WELCOME TO THE CFZ BLOG NETWORK: COME AND JOIN THE FUN

Half a century ago, Belgian Zoologist Bernard Heuvelmans first codified cryptozoology in his book On the Track of Unknown Animals.

The Centre for Fortean Zoology (CFZ) are still on the track, and have been since 1992. But as if chasing unknown animals wasn't enough, we are involved in education, conservation, and good old-fashioned natural history! We already have three journals, the largest cryptozoological publishing house in the world, CFZtv, and the largest cryptozoological conference in the English-speaking world, but in January 2009 someone suggested that we started a daily online magazine! The CFZ bloggo is a collaborative effort by a coalition of members, friends, and supporters of the CFZ, and covers all the subjects with which we deal, with a smattering of music, high strangeness and surreal humour to make up the mix.

It is edited by CFZ Director Jon Downes, and subbed by the lovely Lizzy Bitakara'mire (formerly Clancy), scourge of improper syntax. The daily newsblog is edited by Corinna Downes, head administratrix of the CFZ, and the indexing is done by Lee Canty and Kathy Imbriani. There is regular news from the CFZ Mystery Cat study group, and regular fortean bird news from 'The Watcher of the Skies'. Regular bloggers include Dr Karl Shuker, Dale Drinnon, Richard Muirhead and Richard Freeman.The CFZ bloggo is updated daily, and there's nothing quite like it anywhere else. Come and join us...

Search This Blog

SIGN UP FOR OUR MONTHLY NEWSLETTER

Saturday, June 01, 2013

MY WIFE DOES NOT UNDERSTAND ME


She says that I can't call one of these kittens Captain Frunobulax the Magnificent!
(but she didn't object when Graham called both the axolotls Steve)

FORTEAN BIRD NEWS FROM THE WATCHER OF THE SKIES

In an article for the first edition of Cryptozoology Bernard Heuvelmans wrote that cryptozoology is the study of 'unexpected animals' and following on from that perfectly reasonable assertion, it seems to us that whereas the study of out of place birds may not have the glamour of the hunt for bigfoot or lake monsters, it is still a perfectly valid area for the Fortean zoologist to be interested in. So after about six months of regular postings on the main bloggo Corinna took the plunge and started a 'Watcher of the Skies' blog of her own as part of the CFZ Bloggo Network.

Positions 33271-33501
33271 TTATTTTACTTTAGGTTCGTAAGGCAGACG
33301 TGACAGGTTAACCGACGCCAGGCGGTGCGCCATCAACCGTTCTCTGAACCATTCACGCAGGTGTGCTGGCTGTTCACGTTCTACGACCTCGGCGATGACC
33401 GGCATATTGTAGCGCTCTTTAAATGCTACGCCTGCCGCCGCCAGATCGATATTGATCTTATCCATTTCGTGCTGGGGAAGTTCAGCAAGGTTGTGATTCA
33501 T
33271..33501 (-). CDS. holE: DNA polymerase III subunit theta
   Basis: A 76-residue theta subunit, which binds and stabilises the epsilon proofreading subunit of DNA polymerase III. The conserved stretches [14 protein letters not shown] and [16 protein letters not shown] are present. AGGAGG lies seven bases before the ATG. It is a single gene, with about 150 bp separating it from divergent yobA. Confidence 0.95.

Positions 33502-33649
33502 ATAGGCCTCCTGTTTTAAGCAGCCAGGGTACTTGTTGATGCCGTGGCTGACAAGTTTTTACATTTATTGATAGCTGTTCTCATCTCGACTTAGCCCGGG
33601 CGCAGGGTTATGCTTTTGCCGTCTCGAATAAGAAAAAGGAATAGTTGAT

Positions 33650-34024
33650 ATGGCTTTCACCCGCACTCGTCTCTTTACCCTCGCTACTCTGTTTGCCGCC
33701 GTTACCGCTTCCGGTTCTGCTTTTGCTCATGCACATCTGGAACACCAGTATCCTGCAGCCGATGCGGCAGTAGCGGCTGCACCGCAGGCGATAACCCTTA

Scottish Bean goose population given helping hand ...

CRYPTOLINK: Could the Tasmanian tiger be hiding out in New Guinea?

Many people still believe the Tasmanian tiger (Thylacinus cynocephalus) survives in the wilds of Tasmania, even though the species was declared extinct over eighty years ago. Sightings and reports of the elusive carnivorous marsupial, which was the top predator on the island, pop-up almost as frequently as those of Bigfoot in North America, but to date no definitive evidence has emerged of its survival. Yet, a noted cryptozoologist (one who searches for hidden animals), Dr. Karl Shuker, wrote recently that tiger hunters should perhaps turn their attention to a different island: New Guinea.

A word about cryptolinks: we are not responsible for the content of cryptolinks, which are merely links to outside articles that we think are interesting, usually posted up without any comment whatsoever from me.

The Tasmanian tiger, also known as the thylacine, once populated much of Tasmanian and mainland Australia—where it is also still searched for—but few know that the animal was present on New Guinea as well. Its prehistoric presence there first came to light in 1960 when archeologists discovered the lower jaw of a Tasmanian tiger.

"Further confirmed fossil remains, dating at over 2 million years old, have subsequently been found on New Guinea; and also in later years, unconfirmed sightings of thylacine-like beasts have been reported from both Papua New Guinea (PNG) and Irian Jaya (the western, Indonesian half of New Guinea)," Shuker told mongabay.com.